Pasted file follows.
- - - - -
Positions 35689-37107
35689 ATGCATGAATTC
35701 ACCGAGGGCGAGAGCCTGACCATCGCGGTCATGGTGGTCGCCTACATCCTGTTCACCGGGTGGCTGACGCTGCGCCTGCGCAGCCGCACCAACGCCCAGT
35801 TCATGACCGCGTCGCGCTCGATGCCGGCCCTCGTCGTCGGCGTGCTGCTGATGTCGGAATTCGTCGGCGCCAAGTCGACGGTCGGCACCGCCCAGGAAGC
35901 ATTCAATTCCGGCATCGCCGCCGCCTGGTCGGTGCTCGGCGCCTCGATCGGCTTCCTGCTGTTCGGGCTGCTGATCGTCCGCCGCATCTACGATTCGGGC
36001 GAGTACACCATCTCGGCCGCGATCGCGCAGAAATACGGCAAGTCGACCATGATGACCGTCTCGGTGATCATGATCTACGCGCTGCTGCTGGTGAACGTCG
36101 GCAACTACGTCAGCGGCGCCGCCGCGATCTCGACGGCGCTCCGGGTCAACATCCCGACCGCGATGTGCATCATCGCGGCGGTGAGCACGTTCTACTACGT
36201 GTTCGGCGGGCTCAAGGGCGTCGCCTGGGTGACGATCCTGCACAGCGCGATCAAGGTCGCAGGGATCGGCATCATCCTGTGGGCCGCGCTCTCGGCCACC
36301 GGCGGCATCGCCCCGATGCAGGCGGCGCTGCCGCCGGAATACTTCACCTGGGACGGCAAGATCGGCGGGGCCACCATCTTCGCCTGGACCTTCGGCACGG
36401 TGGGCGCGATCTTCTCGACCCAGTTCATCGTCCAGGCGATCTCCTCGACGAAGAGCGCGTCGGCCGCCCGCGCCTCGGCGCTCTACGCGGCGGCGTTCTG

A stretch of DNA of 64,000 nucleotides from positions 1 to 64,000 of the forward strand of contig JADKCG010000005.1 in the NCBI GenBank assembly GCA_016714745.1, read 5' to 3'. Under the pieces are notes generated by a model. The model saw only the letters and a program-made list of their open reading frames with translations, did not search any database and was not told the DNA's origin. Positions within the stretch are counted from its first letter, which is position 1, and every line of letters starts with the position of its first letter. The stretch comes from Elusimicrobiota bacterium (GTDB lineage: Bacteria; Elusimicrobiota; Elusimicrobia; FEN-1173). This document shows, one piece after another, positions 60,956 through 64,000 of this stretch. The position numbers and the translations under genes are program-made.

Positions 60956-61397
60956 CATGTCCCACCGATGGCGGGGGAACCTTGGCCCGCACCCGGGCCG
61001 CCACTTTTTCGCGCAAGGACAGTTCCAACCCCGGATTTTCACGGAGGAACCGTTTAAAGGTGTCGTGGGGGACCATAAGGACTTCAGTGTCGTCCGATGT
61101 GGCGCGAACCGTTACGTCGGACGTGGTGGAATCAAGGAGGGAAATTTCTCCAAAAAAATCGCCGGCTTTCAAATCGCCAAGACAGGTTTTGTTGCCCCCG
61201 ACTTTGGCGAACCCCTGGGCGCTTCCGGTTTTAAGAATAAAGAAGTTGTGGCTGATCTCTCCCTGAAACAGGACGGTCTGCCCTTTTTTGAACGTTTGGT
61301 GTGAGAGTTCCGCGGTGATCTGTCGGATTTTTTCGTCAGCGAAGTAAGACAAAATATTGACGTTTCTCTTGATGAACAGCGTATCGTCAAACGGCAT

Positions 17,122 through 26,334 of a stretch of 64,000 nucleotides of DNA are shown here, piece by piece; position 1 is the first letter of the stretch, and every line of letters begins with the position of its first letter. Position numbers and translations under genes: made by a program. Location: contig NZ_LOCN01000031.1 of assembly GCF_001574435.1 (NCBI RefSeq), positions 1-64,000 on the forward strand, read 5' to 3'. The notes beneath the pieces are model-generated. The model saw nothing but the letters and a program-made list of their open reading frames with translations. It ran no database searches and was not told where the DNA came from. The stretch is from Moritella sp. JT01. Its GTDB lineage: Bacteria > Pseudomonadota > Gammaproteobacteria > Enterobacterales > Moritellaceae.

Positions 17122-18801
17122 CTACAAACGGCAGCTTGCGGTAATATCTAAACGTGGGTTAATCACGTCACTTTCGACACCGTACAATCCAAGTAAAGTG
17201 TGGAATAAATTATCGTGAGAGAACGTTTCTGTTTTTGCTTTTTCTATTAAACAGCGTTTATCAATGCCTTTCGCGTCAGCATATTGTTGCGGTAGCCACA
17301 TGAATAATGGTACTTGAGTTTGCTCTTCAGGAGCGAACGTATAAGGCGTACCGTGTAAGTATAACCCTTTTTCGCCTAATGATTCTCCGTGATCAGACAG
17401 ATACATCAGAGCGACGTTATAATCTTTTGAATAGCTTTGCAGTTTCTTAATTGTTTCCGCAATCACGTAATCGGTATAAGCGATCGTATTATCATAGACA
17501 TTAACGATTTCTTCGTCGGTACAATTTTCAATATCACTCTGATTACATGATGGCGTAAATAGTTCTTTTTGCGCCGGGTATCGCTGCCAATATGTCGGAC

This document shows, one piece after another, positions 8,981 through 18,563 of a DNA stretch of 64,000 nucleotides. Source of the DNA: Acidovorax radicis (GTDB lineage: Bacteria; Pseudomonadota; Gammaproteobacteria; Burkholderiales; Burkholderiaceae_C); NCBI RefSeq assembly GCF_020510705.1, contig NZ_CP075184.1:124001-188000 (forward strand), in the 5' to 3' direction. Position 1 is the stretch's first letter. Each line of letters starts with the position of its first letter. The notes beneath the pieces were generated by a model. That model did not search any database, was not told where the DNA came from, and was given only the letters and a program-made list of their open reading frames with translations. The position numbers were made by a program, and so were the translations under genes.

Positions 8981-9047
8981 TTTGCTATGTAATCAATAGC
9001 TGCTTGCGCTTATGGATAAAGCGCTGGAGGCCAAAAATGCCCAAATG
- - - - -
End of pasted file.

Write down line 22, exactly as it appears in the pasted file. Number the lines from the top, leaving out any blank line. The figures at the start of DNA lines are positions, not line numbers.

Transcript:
17301 TGAATAATGGTACTTGAGTTTGCTCTTCAGGAGCGAACGTATAAGGCGTACCGTGTAAGTATAACCCTTTTTCGCCTAATGATTCTCCGTGATCAGACAG